23rd September 2021

Returning to the Office? The Surprising Skills Employees Need.

Zoom meetings. Virtual team happy hours. Online collaboration tools. This was how we worked and interacted with our colleagues for over a year. 

As offices reopen, many of your team members may be wondering, “Do I even know how to socialize in person anymore?”. 

Social skills are skills. If you haven’t used them in a while, it makes sense you may be anxious about what to say the first time you see a colleague in the breakroom after fifteen months of Zoom exchanges

However, humans are social animals with a fundamental need for connection. Social needs are treated the same way in the brain as the need for food and water*. We are hardwired to be social. 

*( M.D. Liberman and N.I. Eisenberger, “Pain and Pleasures of Social Life,” Science 323, no.5916 (February 13, 2009): 890-891.)

While your team members’ social skills may be rusty, there is a foundation you can build upon. To ease return to work social anxiety, encourage your employees to refine their interpersonal communication skills.  

Rethink the “Golden Rule” to Cultivate Positive Social Interactions and Relationships

Many of us learned the Golden Rule—to treat others as you want them to treat you—as young children. The parents, teachers, and adults in your life knew that the Golden Rule’s core virtues of empathy and compassion for others guided positive social interaction.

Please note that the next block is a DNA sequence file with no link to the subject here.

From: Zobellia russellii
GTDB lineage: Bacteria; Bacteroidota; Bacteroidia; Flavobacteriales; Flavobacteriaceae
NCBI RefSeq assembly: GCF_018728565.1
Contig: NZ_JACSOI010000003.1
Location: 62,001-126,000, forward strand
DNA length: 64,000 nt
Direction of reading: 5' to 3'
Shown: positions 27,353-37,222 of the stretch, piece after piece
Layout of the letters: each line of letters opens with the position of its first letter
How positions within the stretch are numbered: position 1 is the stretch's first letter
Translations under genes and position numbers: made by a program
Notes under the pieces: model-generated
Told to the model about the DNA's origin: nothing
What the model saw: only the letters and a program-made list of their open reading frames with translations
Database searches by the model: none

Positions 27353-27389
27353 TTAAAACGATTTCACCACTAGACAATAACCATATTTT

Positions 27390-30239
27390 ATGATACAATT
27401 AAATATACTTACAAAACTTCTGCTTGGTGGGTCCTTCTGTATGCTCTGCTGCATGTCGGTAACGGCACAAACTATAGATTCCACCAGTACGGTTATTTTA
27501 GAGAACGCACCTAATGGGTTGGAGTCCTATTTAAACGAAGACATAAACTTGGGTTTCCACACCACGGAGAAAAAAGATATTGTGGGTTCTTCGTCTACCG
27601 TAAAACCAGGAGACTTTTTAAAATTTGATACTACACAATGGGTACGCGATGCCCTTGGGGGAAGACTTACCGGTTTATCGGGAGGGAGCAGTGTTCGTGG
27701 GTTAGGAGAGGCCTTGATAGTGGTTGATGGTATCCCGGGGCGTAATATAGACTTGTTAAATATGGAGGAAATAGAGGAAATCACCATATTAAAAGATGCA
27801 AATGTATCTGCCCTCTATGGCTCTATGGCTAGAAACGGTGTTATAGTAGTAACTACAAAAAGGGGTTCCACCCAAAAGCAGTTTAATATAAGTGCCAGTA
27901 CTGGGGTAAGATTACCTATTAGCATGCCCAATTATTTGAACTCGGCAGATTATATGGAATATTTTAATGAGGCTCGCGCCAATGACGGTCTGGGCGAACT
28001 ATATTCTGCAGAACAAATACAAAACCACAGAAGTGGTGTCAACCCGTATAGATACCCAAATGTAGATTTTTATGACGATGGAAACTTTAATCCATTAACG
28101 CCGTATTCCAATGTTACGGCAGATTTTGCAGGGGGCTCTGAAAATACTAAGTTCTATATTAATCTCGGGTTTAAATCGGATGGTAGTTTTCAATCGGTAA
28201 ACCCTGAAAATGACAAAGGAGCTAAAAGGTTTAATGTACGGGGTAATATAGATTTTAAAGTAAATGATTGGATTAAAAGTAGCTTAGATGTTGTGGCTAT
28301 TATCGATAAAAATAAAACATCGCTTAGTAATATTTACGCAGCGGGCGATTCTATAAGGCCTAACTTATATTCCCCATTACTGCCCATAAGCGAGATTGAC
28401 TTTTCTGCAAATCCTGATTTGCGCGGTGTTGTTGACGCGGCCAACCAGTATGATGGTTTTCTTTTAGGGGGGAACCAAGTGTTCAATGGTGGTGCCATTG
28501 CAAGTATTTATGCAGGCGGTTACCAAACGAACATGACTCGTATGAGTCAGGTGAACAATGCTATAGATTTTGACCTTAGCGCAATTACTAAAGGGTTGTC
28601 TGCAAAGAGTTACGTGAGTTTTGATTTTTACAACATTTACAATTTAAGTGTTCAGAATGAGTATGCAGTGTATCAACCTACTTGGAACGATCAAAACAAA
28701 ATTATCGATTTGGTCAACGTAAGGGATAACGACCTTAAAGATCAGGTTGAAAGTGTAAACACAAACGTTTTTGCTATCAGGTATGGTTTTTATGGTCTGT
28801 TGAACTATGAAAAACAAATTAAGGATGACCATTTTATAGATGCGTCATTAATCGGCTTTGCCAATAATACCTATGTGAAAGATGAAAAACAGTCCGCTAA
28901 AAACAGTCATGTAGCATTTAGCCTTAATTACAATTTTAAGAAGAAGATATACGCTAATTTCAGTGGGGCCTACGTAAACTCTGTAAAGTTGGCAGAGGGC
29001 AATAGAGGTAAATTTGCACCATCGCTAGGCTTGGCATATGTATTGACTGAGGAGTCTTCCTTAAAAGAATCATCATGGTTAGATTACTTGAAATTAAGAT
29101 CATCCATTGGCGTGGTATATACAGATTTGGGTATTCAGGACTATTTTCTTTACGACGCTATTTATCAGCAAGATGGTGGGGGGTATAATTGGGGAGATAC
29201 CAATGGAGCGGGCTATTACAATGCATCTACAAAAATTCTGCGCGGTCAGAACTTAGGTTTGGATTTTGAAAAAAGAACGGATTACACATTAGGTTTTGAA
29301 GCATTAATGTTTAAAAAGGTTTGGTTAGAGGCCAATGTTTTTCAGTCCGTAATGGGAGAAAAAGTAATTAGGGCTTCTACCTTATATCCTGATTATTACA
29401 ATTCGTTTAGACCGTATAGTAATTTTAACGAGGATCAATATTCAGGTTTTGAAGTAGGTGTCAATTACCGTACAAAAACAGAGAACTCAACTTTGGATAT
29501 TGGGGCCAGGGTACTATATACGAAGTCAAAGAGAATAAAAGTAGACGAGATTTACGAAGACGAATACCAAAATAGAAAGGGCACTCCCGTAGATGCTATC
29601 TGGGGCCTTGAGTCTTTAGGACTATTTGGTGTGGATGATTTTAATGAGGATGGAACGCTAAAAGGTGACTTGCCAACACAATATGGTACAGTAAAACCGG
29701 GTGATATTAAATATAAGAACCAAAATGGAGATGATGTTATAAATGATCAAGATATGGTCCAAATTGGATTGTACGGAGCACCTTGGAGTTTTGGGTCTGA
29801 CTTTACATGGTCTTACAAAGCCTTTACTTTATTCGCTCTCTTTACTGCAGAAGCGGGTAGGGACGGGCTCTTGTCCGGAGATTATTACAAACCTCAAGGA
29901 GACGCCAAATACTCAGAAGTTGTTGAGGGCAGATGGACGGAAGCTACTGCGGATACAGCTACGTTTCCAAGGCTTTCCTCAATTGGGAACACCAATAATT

As an adult, I learned about the Platinum Rule and came to realize that it more powerfully shapes positive social interaction. It suggests that you treat others the way they want to be treated. The Platinum Rule challenges the assumption that other people want to be treated the way you want to be treated. You approach people with the intention to first understand how they want to be treated and then adapt your interactions with them to meet their needs. 

The Platinum Rule is a powerful way to foster mutual respect and understanding between colleagues and on teams. It can also help your employees avoid making a negative assumption about a teammate’s behavior, which undermines constructive social interchanges and relationships.

Identify Your Colleagues’ Work Styles to Apply the Platinum Rule

To use the Platinum Rule and understand how your team members and colleagues want to be treated, identify their work styles. Your work style is the way you think about, organize, and complete your tasks.

In any office you will find four types of work styles:

  • Logical, analytical, and data-oriented
  • Organized, plan-focused, and detail-oriented
  • Supportive, expressive, and emotionally oriented
  • Strategic, integrative, and idea-oriented

To determine the work style of a colleague, think about the following questions:

  • Does she consistently complete work early, in advance of deadlines, or wait until the last minute?
  • Does he send emails with only a few words, or write novels?
  • Does she gesture and use her hands while talking? Or is she more controlled and stoic in her movements?

If you need additional clues, notice the type of work that your team members prefer and where they excel.